Dairy’s 1 Percent


Adam Davidson, economics journalist and Wall Street apologist, turned his attention to dairy farming in today’s New York Times.

Davidson borrows the language of the Occupy movement and he rightly points out that when financial markets allow the bundling and trading of agriculture futures, small-scale farmers suffer.  Only big farms can monitor and trade their risk.

Davidson’s milk argument sours, however, when he proclaims “[b]y the early aughts, to accommodate global trade rules and diminishing political support for agricultural subsidies, the government allowed milk prices to follow market demand.”

Dean Foods is the milk monopoly unfairly controlling prices.

Davidson is wrong about both the existence of government regulation and market demand.

Milk prices are set, not only by consumer demand, but by the harmful and illegal milk processing monopoly, Dean Foods. Dean controls 70 percent of milk in the Northeast.  Their near total market power forces dairy farmers to sell at too-low prices.

The government is not powerless against this detrimental company, however.  The Justice Department should launch an anti-trust investigation into their practices.  The government should also use the so-called Milk Marketing Order to support small-scale farmers.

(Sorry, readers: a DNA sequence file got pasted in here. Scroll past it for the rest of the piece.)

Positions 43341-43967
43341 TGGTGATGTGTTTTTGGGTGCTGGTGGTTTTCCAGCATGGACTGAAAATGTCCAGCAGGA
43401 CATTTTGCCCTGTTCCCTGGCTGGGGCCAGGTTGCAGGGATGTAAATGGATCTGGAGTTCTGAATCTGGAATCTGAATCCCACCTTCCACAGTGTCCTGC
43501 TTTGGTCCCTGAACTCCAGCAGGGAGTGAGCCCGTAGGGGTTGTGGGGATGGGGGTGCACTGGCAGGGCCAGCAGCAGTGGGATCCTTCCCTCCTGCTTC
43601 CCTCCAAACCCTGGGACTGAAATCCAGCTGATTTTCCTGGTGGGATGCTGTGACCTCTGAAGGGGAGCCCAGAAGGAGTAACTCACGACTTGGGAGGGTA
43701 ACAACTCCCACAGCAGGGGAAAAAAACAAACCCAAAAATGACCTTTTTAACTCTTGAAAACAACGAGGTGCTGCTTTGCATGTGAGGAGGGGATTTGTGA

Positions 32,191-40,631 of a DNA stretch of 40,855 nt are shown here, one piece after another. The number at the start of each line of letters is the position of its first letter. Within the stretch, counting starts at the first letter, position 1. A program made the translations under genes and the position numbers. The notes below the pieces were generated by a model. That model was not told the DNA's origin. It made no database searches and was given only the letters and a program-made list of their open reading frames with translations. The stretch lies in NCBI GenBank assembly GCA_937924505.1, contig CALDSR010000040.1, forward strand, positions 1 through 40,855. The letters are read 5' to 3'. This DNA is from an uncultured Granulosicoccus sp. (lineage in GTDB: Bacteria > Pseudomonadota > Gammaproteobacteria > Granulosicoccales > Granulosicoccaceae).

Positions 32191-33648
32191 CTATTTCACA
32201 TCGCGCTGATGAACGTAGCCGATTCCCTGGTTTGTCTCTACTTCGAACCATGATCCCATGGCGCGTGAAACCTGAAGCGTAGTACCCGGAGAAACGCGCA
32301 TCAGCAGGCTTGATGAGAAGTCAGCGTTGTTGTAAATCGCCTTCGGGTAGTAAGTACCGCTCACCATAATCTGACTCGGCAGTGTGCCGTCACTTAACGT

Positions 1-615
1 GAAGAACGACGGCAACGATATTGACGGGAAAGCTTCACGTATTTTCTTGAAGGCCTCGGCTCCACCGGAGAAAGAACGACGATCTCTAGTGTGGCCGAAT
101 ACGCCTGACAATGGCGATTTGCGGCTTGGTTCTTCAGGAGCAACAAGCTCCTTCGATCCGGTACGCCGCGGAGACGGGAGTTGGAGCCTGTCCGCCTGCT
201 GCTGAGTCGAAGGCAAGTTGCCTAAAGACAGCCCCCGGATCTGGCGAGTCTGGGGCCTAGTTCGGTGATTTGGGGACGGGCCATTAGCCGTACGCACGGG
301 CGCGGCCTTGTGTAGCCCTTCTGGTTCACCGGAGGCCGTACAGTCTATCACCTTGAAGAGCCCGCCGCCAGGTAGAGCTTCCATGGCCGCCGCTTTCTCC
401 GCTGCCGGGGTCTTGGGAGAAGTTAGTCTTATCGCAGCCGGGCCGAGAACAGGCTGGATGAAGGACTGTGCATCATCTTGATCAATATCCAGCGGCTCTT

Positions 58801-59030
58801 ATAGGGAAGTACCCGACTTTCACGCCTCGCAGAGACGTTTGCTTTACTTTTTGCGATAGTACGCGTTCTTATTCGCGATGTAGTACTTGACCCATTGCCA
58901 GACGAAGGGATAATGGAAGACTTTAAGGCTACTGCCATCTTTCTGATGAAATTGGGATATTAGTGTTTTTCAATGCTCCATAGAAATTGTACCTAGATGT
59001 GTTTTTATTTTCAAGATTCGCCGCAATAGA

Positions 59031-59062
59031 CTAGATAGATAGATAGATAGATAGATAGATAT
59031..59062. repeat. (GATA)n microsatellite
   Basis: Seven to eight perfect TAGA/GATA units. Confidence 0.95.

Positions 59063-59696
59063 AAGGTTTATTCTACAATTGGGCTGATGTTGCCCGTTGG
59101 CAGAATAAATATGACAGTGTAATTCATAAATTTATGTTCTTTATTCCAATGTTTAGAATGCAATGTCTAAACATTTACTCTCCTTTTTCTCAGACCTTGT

Davidson implies the government doesn’t regulate milk prices.  While it’s true that Congress tried to phase out subsidies in the 1996 Farm Bill, they succeeded only in consolidating, not eliminating, dairy market regulation.

The federal Department of Agriculture tightly controls the price of milk with Milk Marketing Orders.  The orders set a minimum price that “handlers,” the middle-people of milk sales, pay the dairy producers.

It’s not surprising that Adam Davidson, a free-market cheerleader, would imply a market is open when it’s actually controlled by a conglomerate.

It is surprising he would omit the discussion of the Milk Marketing Order.  Perhaps he thinks his readers are not smart enough to understand an economic picture that does not break easily into “free market vs. regulation.”  But it is an integral part of dairy markets, and one that can be used to structure a more just food system.

Join Milk Not Jails in opposing Dean Foods and promoting small, local dairy farmers.

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